I just got back from another great trip in good ol Costa Rica. I have always gotten off the plane and rushed to the land of the billfish (Pacific coast) but this trip we switched it up and tried a few new fishing spots inland before hitting the blue water.. Let's just say getting to the La Fortuna volcano from San Jose in the rainy season is an adventure all in itself.
Once to our destination I couldnt wait to wet a line. My fiance had her heart set on touring a wildlife sanctuary, after I looked at the map of the place and seeing "Trout Lake" I figured there could be some fish involved. Little did I know it was actually a swimming pool! Yes, a real live swimming pool where guests can take a dip and lay out on lawn chairs. My hopes of fishing there were crushed until I saw 4 antique looking rods behind the bar. A couple hundred colones later the bartender let me get one off the wall, rig it with a rusty hook and try my luck in this pool. I wasnt too optimistic but he swore there were rainbow trout in there, since I couldnt see the bottom I couldnt doubt him. First cast and BAM, sure enough fish on! A few cervezas and a couple more fish later and I was a believer. Good start to the trip.
The next day was off to try a diffferent kind of fishing. Volcano fishing in a lake at the base of the La Fortuna volcano. I had been in contact with our Captain and by now he had sold me on catching guapote. I've been an avid angler since the time I could walk so I couldnt sleep the night before knowing I had a chance of catching a new species to add to my list. We got to the lake, met the Captain and as we were headed to the first fishing hole it felt eerily similar to fishing here in Florida with the exception of a roaring volcano in the backdrop. It was a slow day on the lake but we did manage to catch a couple of the targeted species. Hearing an erupting volcano during a back cast is an interesting experience indeed. Guapote are found in Costa Rica and Nicaragua and are nothing like any fish I have seen. There size does them absolutely no justice and until I saw the first one come up I thought I had a 20lb snook on. The best I can describe is that they are a mix of a peacock bass and a mangrove snapper but fight like a jack crevalle and a snook. Excellent eating although these guys were realeased to fight another day.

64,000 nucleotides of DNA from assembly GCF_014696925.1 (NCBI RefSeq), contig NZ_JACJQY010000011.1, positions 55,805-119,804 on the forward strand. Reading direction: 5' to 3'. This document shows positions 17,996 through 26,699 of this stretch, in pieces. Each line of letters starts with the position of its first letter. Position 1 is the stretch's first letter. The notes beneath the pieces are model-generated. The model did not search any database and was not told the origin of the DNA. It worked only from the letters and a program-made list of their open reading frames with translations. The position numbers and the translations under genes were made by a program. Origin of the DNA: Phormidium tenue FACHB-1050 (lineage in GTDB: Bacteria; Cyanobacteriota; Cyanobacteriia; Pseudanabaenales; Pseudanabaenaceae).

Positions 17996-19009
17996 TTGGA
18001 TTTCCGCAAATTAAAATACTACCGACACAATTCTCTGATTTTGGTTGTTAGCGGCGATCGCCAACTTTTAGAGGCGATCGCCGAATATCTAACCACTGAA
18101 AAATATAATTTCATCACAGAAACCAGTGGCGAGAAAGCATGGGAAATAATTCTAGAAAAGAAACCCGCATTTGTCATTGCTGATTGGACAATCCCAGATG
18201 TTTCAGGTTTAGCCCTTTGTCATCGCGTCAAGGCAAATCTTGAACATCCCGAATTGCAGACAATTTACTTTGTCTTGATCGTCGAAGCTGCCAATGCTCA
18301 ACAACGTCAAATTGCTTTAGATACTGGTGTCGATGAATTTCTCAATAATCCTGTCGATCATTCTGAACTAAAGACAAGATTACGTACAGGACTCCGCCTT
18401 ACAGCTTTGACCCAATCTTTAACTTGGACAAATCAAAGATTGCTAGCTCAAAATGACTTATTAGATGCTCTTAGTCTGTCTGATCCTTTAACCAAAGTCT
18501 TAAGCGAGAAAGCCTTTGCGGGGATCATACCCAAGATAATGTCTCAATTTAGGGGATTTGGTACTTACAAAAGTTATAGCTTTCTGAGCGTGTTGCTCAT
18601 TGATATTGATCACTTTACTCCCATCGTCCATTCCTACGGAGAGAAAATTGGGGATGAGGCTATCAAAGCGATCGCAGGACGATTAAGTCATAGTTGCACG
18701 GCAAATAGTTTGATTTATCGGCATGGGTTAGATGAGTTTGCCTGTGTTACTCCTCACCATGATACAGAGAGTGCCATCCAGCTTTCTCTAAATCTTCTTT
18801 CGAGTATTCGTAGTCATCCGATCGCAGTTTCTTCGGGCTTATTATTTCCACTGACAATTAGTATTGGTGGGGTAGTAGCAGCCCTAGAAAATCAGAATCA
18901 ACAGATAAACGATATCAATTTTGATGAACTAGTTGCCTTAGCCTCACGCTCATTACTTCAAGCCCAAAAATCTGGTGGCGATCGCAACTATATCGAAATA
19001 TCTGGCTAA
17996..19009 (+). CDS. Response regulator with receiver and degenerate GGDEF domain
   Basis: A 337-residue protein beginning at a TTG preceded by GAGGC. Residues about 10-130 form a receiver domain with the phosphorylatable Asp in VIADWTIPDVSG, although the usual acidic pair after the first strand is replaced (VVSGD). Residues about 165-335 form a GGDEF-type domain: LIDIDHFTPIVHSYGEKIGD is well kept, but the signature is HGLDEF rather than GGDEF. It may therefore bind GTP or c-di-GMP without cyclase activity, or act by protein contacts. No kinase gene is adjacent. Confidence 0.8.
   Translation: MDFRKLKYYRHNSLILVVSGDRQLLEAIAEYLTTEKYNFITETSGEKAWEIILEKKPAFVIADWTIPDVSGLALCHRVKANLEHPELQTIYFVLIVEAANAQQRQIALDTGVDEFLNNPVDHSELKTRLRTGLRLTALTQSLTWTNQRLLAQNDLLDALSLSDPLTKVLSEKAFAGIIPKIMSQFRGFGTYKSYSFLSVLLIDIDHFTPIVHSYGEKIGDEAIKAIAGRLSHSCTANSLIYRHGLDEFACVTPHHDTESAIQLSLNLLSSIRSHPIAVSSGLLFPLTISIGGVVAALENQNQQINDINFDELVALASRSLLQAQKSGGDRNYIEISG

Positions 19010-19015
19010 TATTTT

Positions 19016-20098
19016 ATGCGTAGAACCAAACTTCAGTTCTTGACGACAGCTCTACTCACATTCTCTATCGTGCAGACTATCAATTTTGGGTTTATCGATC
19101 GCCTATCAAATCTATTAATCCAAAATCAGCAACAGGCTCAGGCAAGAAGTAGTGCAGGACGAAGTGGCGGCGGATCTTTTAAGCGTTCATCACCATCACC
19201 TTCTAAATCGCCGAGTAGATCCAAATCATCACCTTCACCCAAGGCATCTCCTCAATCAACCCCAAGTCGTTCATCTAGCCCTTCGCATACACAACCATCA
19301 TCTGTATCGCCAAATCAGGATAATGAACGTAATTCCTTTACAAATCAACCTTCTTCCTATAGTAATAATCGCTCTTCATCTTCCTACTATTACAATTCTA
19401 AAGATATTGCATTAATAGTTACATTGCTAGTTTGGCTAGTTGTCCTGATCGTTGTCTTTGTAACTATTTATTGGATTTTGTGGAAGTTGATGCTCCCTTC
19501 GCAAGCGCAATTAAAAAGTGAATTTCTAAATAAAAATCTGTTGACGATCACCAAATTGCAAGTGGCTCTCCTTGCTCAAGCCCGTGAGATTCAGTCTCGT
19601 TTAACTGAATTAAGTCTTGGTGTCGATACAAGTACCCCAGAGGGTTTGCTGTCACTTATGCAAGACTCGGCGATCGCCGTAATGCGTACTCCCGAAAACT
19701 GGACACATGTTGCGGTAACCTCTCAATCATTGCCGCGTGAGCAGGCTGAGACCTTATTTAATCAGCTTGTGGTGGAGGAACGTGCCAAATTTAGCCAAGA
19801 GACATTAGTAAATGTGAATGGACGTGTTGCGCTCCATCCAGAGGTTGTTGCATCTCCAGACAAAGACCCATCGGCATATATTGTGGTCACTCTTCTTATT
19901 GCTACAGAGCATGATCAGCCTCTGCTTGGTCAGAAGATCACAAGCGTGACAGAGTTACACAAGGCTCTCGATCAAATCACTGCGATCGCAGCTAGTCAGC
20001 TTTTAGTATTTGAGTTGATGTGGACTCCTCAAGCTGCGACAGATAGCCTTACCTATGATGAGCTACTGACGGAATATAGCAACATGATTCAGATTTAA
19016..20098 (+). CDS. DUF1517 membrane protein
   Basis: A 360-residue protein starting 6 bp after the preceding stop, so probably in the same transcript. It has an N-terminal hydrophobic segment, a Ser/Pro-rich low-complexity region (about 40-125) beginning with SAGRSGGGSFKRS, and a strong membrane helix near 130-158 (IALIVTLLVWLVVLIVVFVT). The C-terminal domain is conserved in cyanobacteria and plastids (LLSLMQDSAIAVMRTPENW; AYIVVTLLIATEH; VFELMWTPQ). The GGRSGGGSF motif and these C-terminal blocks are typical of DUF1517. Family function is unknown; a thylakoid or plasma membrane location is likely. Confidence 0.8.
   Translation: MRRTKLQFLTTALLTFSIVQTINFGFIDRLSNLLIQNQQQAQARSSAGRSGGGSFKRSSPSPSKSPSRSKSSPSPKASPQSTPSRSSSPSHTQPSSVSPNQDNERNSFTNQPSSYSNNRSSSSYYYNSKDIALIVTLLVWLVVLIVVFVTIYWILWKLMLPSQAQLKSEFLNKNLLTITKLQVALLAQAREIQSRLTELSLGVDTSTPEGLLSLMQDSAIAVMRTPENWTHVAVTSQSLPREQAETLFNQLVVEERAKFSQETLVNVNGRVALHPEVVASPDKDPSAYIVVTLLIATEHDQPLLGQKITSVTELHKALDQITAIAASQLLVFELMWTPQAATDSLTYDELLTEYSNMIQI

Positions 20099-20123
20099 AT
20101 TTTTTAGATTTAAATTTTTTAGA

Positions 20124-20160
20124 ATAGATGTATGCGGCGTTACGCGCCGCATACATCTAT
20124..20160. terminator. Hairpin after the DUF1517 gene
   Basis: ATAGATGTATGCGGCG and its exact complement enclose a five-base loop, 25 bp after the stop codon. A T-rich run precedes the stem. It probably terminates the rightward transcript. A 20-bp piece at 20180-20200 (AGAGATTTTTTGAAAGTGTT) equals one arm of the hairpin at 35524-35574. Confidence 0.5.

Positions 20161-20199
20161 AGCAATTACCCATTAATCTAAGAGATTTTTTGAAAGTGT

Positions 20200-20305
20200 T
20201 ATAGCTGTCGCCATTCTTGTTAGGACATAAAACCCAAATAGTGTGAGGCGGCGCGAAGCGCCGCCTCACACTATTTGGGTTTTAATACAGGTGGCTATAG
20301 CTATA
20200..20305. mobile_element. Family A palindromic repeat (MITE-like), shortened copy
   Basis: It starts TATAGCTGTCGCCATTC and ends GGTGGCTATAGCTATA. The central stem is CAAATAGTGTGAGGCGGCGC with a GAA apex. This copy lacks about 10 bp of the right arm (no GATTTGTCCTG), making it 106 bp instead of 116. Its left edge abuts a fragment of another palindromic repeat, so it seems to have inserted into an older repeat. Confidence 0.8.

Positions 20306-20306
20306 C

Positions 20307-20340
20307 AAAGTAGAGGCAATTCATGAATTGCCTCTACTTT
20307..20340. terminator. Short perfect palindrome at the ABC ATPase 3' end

Although that was fun and different my mind couldnt stop thinking forward to cobalt blue water filled with sails and roosterfish. Everytime my head hit the pillow I had thoughts of our last trip down there where we were literally worn out catching big sails on light spinning rods.
Unfortunately this offshore trip was the opposite result. The weather forced us to stay inland and fish for roosters, which I was OK with. After 8 hours of trolling without a bit we called it a day, but like they say a bad day fishing beats a good day working (especially in Costa Rica).
Tight Lines and Pura Vida!
Capt Ryan Harrington
Great report! That's a bummer about the sail hook-ups, but hey, you're fishing in Costa Rica!!! Not everyone can say that!!
Great memories, and thanks for sharing them.